The only real negative for me in the book is when he can’t keep his musical bias against things I like hidden or objective enough. (On thing that raised an eyebrow was him implying Glam Metal bands can’t play their instruments but Nu Metal ones can, which is odd considering the absolute majesty of say, Ratt’s guitar solos. Those guys can play their instruments better than any Nu Metal bands I can think of, and I’m a diehard Nu Metal apologist). As stated already though, you can kind of forgive him because its clear in his mission statement, that this is his history and he has his own opinions. (Unlike, say, when Sam Dunn lets his opinion spill out when his work was supposed to be an objective factual true history of Heavy Metal and you find it a bit more galling that he can’t just keep schtum with the subjective opinions then). Andrew is also a comedian and will usually make a joke of it when he does get opinionated, which takes most of the sting off it anyway. I mean, my nose wrinkles a bit when he criticizes Slipknot but then he totally takes the edge off by turning it into a series of jokes about how people get more right wing as they get older.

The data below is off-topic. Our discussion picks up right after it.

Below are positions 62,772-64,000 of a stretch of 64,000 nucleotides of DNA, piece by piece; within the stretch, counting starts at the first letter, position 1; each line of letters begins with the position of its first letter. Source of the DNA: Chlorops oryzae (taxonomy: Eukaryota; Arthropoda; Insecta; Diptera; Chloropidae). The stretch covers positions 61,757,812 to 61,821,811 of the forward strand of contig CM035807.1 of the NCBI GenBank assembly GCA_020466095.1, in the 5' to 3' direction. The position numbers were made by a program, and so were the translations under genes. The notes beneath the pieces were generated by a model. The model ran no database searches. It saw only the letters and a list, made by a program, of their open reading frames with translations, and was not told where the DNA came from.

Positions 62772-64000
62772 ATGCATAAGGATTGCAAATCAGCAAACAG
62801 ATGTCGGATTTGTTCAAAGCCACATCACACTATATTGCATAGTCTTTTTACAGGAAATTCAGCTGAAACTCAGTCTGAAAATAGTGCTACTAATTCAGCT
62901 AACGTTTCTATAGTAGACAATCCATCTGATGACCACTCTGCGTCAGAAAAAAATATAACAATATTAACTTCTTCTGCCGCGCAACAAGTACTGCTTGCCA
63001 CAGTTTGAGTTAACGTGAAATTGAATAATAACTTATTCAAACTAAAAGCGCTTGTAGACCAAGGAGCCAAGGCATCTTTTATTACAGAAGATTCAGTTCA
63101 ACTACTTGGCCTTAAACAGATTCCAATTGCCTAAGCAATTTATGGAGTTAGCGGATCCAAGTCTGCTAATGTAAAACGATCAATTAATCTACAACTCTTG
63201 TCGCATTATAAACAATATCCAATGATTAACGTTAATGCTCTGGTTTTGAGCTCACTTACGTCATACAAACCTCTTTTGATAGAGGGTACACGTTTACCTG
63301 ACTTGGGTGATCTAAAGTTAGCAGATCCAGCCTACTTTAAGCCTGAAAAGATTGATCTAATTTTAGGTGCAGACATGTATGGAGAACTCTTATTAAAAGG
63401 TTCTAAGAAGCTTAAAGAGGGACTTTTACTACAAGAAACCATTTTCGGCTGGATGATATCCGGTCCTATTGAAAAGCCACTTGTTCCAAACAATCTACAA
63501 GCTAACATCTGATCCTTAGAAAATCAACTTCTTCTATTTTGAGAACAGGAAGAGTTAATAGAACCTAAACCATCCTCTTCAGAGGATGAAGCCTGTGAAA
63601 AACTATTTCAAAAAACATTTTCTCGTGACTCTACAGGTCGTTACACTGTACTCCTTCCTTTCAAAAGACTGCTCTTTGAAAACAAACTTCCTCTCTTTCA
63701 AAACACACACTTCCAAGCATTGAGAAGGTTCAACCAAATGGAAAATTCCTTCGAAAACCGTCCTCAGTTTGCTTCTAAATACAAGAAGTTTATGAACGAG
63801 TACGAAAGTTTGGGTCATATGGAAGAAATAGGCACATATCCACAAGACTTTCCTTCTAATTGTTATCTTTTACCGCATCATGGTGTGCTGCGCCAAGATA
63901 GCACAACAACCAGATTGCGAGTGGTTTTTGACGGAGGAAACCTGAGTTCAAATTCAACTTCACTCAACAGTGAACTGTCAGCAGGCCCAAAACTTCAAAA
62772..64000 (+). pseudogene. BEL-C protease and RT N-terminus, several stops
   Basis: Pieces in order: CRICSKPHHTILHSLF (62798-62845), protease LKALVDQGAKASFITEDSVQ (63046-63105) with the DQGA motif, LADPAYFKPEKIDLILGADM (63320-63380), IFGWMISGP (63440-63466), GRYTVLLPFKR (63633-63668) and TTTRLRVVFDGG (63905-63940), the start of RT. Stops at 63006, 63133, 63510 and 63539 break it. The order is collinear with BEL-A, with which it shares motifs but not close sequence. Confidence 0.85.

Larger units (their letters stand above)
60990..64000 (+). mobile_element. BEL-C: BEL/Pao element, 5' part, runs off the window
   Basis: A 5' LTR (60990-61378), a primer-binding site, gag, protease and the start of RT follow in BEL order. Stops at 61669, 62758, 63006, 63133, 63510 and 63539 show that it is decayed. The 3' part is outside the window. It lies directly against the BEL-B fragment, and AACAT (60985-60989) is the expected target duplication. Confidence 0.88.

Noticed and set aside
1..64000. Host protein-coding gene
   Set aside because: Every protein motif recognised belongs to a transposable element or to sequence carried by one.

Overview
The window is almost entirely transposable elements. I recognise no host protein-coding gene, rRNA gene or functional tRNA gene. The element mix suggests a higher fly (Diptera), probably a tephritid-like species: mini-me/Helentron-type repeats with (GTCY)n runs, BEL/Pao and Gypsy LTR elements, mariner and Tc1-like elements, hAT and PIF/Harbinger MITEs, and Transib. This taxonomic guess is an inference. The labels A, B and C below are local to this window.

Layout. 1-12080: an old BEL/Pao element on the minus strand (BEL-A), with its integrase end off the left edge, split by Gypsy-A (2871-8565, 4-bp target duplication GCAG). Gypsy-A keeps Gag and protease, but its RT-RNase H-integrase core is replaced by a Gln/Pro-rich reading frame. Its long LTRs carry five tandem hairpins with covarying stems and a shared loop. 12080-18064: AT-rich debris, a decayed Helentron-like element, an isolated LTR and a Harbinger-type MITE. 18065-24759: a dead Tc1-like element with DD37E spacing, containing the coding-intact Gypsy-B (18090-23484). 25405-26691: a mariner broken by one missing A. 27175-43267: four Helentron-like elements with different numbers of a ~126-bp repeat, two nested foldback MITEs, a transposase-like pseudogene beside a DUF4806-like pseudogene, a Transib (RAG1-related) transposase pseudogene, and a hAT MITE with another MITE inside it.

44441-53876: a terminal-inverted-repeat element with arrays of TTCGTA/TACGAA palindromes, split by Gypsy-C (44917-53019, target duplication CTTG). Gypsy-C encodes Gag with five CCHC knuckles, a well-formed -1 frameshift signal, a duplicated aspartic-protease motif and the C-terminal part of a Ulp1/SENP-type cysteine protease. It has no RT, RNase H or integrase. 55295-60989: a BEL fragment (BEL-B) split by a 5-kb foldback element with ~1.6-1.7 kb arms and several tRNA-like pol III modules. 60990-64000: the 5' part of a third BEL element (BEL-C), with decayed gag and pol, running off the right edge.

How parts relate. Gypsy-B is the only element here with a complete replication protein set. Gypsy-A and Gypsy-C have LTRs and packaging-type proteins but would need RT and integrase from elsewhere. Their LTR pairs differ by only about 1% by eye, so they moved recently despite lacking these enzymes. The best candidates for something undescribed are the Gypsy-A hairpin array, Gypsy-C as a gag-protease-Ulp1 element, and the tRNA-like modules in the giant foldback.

In conclusion, this is a brief, very clever and interesting read that does a pretty great job of telling Metal’s history, especially the early days. It explores some interesting arguments and presents it all in a genuinely funny way. It doesn’t sacrifice quality for comedy however and isn’t wacky or stupid, it just has a funny writer. It achieves its goal of describing metal’s evolution from the ’60s until 2017 pretty damn well, but it sure keeps you smiling as it does it.
Stand up and take a bow, Andrew. Sit down Lars!